Sunshine or Noir

Having lived in the City of Angels and gone through architecture school in the 80’s I can attest to the readings. Benham’s interpretation of LA and its four ecologies reminded me of my fetishism with LA. Coming to the city as a foreign student I had known LA, way before I ever stepped into its magic and wonder.  I remember my bewilderment soon turned into confusion, as everything that I associated with a traditional city was not present in LA. What Betsky refers to, as Public space is a place where many activities overlap: rich confusion, commerce, seduction, and filth. Public space work not as a design element, but is instead carved out by wheeling and dealing, crossroads, and the chances at freedom, where a person emerges from shadows into light that grows into the ever-extending space of public gathering and demonstration, and seeps into every open pore of the city.  I was disoriented by its scale and speed – from its vast freeways to its glamour and glitz that came alive at sunset (driving on PCH). Soon, I was also inducted into its lifestyle – driving alone to SCIARC, those long hours (even when the distance was short) I found a new kind of independence that I began to cherish.

The polemics at school was about modernism and post-modernism – social context was never talked about much. Infact one of the studio projects was about Bunker Hill Redevelopment that Davis talks about. Formalism was all that mattered  – It was a historical moment. In retrospect, I can attest to the fact that everyone those days was obsessed by the notion of  Los Angeles as a spectacular city.  Innovation was in the air – a promise of a city created by contemporary materials and new forms by its (to-be) star-architects Gehry, Mayne, Moss and others.

The city’s spectacle – its imagery consumed and subsumed everyone for the next few decades whose affects the invisible Anglicans are still reaping in the shadows of fetishism and capitalistic greed. Debord’s concept of spectacle is still beyond dispute – in our passivity we have sidelined the city’s invisibles and our urban environments testify to that in all major cosmopolitan cities of the world.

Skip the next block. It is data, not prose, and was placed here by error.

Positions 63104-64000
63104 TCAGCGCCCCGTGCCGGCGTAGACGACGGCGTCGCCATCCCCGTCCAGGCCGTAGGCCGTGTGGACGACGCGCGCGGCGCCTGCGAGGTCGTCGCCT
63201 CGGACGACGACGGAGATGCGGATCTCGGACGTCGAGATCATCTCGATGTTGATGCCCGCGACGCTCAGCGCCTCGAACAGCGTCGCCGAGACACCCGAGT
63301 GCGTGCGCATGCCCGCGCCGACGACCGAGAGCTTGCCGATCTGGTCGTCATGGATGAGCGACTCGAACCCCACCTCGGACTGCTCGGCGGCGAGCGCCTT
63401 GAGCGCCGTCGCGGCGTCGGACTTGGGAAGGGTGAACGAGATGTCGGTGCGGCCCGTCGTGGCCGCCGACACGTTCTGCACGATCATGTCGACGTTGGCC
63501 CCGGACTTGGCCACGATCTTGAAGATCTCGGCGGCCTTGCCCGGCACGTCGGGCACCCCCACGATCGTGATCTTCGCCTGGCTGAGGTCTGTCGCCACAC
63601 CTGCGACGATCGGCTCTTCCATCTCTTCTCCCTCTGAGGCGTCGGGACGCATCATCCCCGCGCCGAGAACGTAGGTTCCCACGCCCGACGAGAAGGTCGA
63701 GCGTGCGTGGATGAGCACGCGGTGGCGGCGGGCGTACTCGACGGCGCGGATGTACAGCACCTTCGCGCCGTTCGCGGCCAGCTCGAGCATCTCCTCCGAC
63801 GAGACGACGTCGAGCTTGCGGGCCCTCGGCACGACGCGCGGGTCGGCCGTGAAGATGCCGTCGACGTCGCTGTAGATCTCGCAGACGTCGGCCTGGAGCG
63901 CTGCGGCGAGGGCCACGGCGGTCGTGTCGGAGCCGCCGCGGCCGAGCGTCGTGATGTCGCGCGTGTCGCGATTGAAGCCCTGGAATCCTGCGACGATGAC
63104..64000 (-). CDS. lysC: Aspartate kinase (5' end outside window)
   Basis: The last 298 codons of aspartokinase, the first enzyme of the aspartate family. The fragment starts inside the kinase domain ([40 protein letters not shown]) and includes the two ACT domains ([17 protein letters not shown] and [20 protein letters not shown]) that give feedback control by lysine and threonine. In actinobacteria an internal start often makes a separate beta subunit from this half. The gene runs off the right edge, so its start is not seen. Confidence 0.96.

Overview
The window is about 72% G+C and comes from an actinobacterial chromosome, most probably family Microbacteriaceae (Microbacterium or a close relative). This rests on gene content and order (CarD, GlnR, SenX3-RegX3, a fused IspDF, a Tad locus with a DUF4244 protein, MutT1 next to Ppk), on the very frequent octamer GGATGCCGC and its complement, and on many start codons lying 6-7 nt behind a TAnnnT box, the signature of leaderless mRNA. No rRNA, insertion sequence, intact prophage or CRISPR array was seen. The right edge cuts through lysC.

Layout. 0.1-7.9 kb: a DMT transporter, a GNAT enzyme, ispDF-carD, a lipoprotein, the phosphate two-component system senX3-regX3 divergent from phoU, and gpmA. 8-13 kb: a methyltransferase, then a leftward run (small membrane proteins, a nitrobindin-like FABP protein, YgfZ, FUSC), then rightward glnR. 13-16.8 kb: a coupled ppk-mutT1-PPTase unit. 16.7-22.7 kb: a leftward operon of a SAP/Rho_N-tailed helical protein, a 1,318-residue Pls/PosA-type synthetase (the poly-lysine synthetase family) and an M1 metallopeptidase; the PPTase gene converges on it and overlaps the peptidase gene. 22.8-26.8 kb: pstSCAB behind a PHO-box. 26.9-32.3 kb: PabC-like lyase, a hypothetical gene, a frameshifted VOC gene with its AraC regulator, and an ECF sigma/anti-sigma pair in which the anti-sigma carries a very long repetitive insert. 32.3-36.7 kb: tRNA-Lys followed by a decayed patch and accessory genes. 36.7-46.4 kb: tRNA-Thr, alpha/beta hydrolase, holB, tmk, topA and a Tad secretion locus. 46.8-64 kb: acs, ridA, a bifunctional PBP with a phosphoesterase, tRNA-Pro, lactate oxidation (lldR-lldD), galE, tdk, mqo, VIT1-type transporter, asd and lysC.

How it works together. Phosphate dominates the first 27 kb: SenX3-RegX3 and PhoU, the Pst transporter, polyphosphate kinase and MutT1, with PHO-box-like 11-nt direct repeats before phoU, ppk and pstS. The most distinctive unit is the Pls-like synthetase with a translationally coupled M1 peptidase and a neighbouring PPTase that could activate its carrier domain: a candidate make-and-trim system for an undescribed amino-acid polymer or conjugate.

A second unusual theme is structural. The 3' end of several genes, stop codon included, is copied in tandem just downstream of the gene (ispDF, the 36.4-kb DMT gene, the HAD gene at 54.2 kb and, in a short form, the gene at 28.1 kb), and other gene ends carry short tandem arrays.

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About Connexion Studio

An accomplished artist and a reputable designer whose work explores the intersection of art and architecture to transform ways in which we experience contemporary physical and digital space to address many of the social, cultural and political issues of transnational relevance in order to create dialogue that is engaging and thought provoking in the public domain.
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1 Response to Sunshine or Noir

  1. ashleighhuza says:

    Davis explains the isolation of the public life in urban centers, arguing that the revitalization of the fading downtown is dependent upon a desire to construct militarized spaces which intimidate non-white and lower social class people. He contends, “the universal consequence of the crusade to secure the city is the destruction of any truly democratic urban space.” I couldn’t agree more with Davis. In the means to control the mixing of different social classes and races, a beautiful and natural occurrence between people is being eradicated. Throughout the reading of this text I referred back to the opinions of my parents as justification for sending my siblings and I to a co-ed school. Many of the parents of my childhood friends were very adamant about sending their children to single-sex high schools, as the distraction of the opposite sex would be detrimental to their learning throughout these very influential years. While some of these claims could hold true for some, my parents believed that it wasn’t natural to separate boys and girls in an educational environment as dealing with the opposite sex is another extension of the day-to-day education for an adolescent. I can’t help but feel these same sentiments when learning about L.A.’s continuous battle to secure the city more intensely which as a result drove out all the non-white and lower social class people from the downtown.

    With the incessant need to come up with solutions to deter homeless or working poor people away from the downtown, such as the barrel-shaped bus bench, the elimination of public toilets and the fortification of garbage enclosures, it has become increasingly rare to see the mixing of the various classes. The saddest part is when Davis speaks of old photographs from the 1940s depicting crowds of Anglo, Black and Mexican shoppers of all classes, together. In a way, it seems that the city is reverting back to older times, when groups of people were homogenous. As Davis puts it, “this polarization marks the decline of urban liberalism”. The mixing of races and social classes is what defines the contemporary city – it is a palette of all walks of life. It is this mixing and the vast array of ethnicities, foods and languages, which makes our cities so rich in culture. This is something to be celebrated rather than controlled.

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